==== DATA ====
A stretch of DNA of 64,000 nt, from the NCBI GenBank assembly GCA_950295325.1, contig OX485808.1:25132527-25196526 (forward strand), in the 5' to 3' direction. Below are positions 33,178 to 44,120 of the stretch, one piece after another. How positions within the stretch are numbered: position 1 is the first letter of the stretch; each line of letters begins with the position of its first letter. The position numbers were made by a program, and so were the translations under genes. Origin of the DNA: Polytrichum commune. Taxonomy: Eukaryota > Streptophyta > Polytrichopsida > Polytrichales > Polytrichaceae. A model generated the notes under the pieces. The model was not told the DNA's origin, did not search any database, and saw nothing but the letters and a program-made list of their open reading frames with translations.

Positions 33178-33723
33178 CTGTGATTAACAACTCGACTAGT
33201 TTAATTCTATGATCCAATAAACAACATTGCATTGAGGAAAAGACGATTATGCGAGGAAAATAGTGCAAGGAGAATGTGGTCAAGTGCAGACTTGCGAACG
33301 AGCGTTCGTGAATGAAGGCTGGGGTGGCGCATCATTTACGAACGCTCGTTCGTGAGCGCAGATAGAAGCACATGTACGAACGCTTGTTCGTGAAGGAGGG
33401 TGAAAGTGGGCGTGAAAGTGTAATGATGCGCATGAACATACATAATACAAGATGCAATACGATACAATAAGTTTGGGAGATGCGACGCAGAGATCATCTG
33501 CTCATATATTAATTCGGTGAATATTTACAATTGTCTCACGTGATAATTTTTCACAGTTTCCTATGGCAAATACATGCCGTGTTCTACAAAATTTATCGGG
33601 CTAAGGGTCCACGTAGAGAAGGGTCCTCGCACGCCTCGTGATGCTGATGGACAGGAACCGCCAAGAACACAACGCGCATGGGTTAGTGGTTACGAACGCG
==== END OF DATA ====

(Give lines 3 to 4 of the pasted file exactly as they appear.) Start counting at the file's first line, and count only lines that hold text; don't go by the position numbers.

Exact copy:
33178 CTGTGATTAACAACTCGACTAGT
33201 TTAATTCTATGATCCAATAAACAACATTGCATTGAGGAAAAGACGATTATGCGAGGAAAATAGTGCAAGGAGAATGTGGTCAAGTGCAGACTTGCGAACG